Driving Metaphor

My mother taught me how to drive when I was about 12. We were on I-5 near Chico, a straight, boring stretch of really wide highway. She let me feel how the steering wheel was connected to the direction of the car, then told me to get the car straight in our lane. I carefully lined the car up. Then my mind wandered a little. I was snapped back to attention when we hit the gravel (will I have the guts to let my kids do this when the time comes?)

"Driving is not about getting the car pointed in the right direction." I was ready to listen now. "Driving is about constant adjustment. A little this way, a little that way, forever. You always pay attention. You are always prepared to change things."

This describes ExtremeProgramming's philosophy to me. The "right direction" for the project is irrelevant. What matters is that you pay attention, and that you are constantly adjusting. If you do this, there is no externally visible difference between the two.

I told my wife this story. "What a guy thing. An endless stream of problems to be solved. Heaven. Driving is about flow. If you make the adjustments small enough and quick enough, then they completely disappear." So, to balance the above story, check out OneHandOnTheYoke (aka power steering).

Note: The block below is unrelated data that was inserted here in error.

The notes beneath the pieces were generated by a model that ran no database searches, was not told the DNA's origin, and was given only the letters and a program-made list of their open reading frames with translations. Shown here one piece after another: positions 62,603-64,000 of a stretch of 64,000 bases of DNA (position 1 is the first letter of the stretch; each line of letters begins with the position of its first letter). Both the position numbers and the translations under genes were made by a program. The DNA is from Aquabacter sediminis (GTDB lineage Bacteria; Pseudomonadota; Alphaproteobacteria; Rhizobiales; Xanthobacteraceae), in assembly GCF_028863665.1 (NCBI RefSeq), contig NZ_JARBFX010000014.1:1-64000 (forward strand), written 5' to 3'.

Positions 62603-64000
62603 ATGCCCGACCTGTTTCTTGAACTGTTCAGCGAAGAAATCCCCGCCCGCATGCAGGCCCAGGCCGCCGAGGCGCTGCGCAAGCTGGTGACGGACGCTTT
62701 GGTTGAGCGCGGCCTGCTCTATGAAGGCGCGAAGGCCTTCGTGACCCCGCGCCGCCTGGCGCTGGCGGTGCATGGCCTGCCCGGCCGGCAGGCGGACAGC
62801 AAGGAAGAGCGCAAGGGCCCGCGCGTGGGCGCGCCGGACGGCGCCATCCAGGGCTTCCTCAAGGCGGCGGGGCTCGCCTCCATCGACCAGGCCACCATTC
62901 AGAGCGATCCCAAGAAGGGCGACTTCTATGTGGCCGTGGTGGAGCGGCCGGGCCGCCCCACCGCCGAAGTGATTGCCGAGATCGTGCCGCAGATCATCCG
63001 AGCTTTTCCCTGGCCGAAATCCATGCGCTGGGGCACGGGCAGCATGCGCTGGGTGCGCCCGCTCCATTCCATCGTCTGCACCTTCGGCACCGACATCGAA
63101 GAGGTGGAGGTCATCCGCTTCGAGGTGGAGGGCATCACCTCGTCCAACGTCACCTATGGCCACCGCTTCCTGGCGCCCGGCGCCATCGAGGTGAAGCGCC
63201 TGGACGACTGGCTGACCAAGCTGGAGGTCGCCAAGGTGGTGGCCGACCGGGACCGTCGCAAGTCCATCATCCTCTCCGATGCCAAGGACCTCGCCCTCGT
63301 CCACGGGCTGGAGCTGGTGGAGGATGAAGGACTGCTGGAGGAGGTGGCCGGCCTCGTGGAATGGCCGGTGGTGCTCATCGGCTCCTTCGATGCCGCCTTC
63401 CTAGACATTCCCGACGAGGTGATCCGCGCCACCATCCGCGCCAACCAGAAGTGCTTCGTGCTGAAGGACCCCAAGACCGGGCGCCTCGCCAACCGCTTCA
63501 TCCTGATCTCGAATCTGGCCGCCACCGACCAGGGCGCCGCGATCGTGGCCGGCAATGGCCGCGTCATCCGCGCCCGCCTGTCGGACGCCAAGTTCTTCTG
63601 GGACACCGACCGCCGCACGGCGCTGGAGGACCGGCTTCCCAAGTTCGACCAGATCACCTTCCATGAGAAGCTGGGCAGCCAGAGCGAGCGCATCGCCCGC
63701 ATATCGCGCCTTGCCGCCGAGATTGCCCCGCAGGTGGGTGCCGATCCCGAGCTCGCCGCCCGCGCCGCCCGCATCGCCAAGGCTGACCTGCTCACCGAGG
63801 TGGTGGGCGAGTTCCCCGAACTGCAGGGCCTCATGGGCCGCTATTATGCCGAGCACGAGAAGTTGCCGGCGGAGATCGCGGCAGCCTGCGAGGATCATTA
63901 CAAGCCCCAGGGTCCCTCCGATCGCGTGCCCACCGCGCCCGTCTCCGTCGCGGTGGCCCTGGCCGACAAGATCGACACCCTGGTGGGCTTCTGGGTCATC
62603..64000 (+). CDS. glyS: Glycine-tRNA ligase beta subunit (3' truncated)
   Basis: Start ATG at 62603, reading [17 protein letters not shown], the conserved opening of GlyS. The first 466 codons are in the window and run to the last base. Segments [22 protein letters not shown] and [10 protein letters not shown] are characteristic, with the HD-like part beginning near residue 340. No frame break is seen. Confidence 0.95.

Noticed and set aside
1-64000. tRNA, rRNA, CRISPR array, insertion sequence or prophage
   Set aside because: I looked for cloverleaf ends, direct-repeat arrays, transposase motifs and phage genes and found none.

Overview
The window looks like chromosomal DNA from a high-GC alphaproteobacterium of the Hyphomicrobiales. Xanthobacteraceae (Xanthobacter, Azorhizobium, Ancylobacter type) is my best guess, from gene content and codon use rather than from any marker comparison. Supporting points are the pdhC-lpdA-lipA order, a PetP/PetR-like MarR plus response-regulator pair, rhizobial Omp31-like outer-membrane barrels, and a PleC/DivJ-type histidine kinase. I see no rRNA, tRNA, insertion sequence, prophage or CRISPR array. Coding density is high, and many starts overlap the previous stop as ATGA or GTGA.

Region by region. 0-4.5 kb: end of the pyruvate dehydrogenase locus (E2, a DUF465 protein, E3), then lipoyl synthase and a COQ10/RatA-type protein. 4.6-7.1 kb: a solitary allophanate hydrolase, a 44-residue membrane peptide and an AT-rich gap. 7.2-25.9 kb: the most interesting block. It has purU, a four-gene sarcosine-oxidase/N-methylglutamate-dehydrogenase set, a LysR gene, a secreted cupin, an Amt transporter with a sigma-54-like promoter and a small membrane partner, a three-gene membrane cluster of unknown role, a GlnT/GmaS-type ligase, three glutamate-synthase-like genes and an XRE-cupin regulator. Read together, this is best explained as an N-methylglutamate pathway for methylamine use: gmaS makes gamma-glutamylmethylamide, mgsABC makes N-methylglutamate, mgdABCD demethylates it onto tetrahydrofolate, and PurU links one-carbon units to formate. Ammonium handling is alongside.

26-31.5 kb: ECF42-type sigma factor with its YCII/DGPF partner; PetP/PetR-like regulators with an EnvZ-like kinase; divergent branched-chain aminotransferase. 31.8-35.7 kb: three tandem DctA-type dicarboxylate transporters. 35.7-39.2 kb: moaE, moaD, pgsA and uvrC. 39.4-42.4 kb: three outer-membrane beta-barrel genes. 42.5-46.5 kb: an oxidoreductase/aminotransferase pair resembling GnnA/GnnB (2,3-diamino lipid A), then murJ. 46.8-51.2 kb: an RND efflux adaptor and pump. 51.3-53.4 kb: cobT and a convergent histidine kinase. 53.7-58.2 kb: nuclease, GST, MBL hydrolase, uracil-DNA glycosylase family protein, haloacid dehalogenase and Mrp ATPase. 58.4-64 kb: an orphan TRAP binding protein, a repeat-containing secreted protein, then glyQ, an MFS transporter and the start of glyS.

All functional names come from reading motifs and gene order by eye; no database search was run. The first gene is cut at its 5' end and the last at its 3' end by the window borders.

You should listen to your wife more. This DrivingMetaphor seems to be very dominant control oriented. As if someone is controlling the machinery. In KentsTalkAtXpImmersionTwo you suggested the XP paradigm was a Conversation. Check out ConversationMetaphor and see how it fits.

Ron, could you fill in the NoBadNews story? I think it shows one of the reasons WhyIsXpSoHard. The driving paradigm is at odds with the car pointing paradigm prevailing in much of the corporate world.


Look at the two versions of the event in terms of granularity. He and she both saw incremental controls, it's just a matter of degree. Are a series of minor adjustments more control oriented than apparent continuous domination?
"Writing a novel is like driving a car at night. You can only see as far as your headlights, but you can make the entire journey that way." --E. L. Doctorow
Hmmm. I'm not sure that I can express this as concisely as I'd like, but I'll try.

Many tasks cannot be performed adequately by someone who finds it necessary to *think* about the low-level sub-tasks which must be performed in order to successfully complete the main task. Whether we are talking about coding, driving, sport, or any other intellectual or physical activity, if you are having to think about syntax, how to keep the car pointing the right way, how to balance the boat (rowing was my sport), then you will not simultaneously be able to see the "BigPicture".

In order to perform a task *really well*, you must be continually aware of the BigPicture, and actually performing the task subconsciously in response to what you perceive is incomplete or wrong in the BigPicture. This usually requires that you have first spent a significant amount of time building up the level of task which you are able to perform in this way (and getting lots of things horribly wrong in the process). Progress is often easier if someone else (a "Master") is available to help you see the BigPicture while you are working on the little ones.

When you see this, you will understand why so many people write bad C++.

EditText of this page (last edited September 16, 2004)
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